Born in Enid, Oklahoma, on December 28, 1904, Jackson Selover Champlin was appointed Midshipman from the Eighth Congressional District and entering the US Naval Academy, Annapolis, Maryland, on June 28, 1921. He was graduated and commissioned Ensign on June 3, 1925, and through subsequent promotions attained the rank of Captain on August 30, 1944, to date from July 20, 1943.
Following graduation from the Naval Academy in June 1925, he was assigned to USS Colorado for two years, and to USS Rochester for two years. He received a Letter of Commendation from the Secretary of the Navy for his performance of duty as Secondary Battery Control Officer aboard the Rochester during the 1928-1929 Gunnery Year Competition. Remaining at sea, he served aboard USS Detroit from May 29 to October 5, 1929. Ordered next to the New York Shipbuilding Company, at Camden, New Jersey, he assisted in fitting out USS Salt Lake City, and served aboard that cruiser from her commissioning, December 11, 1929 until June 25, 1932. During that period, the Salt Lake City operated as a unit of Cruiser Division 5, Scouting Force.
After a year’s instruction in General Line at the Postgraduate School, Annapolis, Maryland, he was placed in charge of the Fire-Control Instrument School at the Ford Instrument Company, Long Island, New York, from June 1933 until July 1934. He next had duty afloat aboard USS Pennsylvania, flagship of Commander in Chief, US Fleet. He was detached on May 31, 1937, and a month later returned to the Navy Academy for duty as an instructor in the Department of Ordnance and Gunnery.
On December 11, 1939 he recommissioned and assumed command of USS Haraden. He remained in command of that destroyer until February 3, 1940, shortly before her transfer to Great Britain under “lend-lease.” On March 1 he joined USS Colorado as Gunnery Officer. He remained aboard the battleship until August 1943, when he was designated Aide and Flag Secretary on the staff of Commander Cruiser Division during action against enemy Japanese forces in operations ranging from the Solomon Islands through the Gilberts, the Marshalls, the Marianas and culminating in the First Battle of the Philippines, during the period September 5, 1943 to August 18, 1944…”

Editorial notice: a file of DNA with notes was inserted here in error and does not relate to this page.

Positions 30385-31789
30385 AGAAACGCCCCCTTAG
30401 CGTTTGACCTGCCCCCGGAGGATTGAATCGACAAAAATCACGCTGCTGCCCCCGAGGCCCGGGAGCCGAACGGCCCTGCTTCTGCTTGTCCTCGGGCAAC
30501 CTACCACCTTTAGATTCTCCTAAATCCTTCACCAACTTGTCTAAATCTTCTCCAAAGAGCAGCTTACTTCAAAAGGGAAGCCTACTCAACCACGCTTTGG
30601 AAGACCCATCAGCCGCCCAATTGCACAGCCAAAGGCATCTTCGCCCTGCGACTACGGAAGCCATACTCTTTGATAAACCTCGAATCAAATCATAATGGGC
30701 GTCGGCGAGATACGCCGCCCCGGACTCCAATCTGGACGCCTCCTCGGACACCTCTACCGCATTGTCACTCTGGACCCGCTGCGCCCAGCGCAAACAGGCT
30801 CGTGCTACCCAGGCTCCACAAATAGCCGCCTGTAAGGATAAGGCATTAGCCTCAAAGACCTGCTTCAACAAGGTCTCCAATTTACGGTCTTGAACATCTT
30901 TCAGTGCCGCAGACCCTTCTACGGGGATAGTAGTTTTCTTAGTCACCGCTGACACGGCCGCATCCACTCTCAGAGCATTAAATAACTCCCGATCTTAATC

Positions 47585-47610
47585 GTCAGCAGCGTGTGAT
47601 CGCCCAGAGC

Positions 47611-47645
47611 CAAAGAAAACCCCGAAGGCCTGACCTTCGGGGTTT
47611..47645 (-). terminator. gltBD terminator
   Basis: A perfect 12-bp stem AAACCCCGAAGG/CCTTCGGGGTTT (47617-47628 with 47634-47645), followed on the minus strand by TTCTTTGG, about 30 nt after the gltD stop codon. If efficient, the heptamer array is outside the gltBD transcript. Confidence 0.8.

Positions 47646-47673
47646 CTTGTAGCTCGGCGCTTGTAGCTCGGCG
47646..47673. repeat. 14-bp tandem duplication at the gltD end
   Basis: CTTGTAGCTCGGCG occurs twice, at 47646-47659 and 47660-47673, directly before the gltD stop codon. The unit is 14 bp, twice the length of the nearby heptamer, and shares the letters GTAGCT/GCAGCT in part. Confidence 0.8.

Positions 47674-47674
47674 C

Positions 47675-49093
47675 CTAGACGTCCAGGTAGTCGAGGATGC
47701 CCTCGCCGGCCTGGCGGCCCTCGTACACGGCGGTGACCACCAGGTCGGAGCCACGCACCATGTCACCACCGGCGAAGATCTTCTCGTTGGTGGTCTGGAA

“Tireless and skilled in discharging the responsibilities of this important duty, (he) participated in the capture and occupation of many heavily fortified Japanese-held islands during the steady advance of our forces westward toward the enemy’s home waters… Captain Champlin contributed materially to the effective surface support of vital invasions and to the damage inflicted on the Japanese by our naval forces…”
He reported to headquarters, Twelfth Naval District, in August 1944, and on October 7, 1944 was ordered to a shore assignment in the Bureau of Ordnance, Navy Department, Washington, DC, where he was placed in charge of research and development of naval guns, mounts and missile launchers. Detached in October 1948, he assumed command of USS Mt. Olympus, and continued in command of that Amphibious Force, Flagship, in the Atlantic, until December 1949. He next had thirty-three months’ duty in the Office of the Chief of Naval Operations, Navy Department, attained to the Division of International Affairs as Chief of Foreign Military Aid Matters.
From September 1951 to July 1953 he served as Sub Chief, Naval Mission to Brazil. The Brazilian Government awarded him the Order of Naval Merit, degree of Commander, which was presented personally by the Brazilian Chief of Naval Operations on October 9, 1953.
Since his return to the United States, he has been assigned to the staff of the Commander, Ninth Naval District.
In addition to the Bronze Star Medal with Combat “V,” and the Brazilian decoration, Captain Champlin has the Secord Nicaraguan Campaign Medal; the American Defense Service Medal, Fleet Clasp; the Asiatic-Pacific Campaign Medal; the American Campaign Medal; the World War II Victory Medal; and the National Defense Service Medal.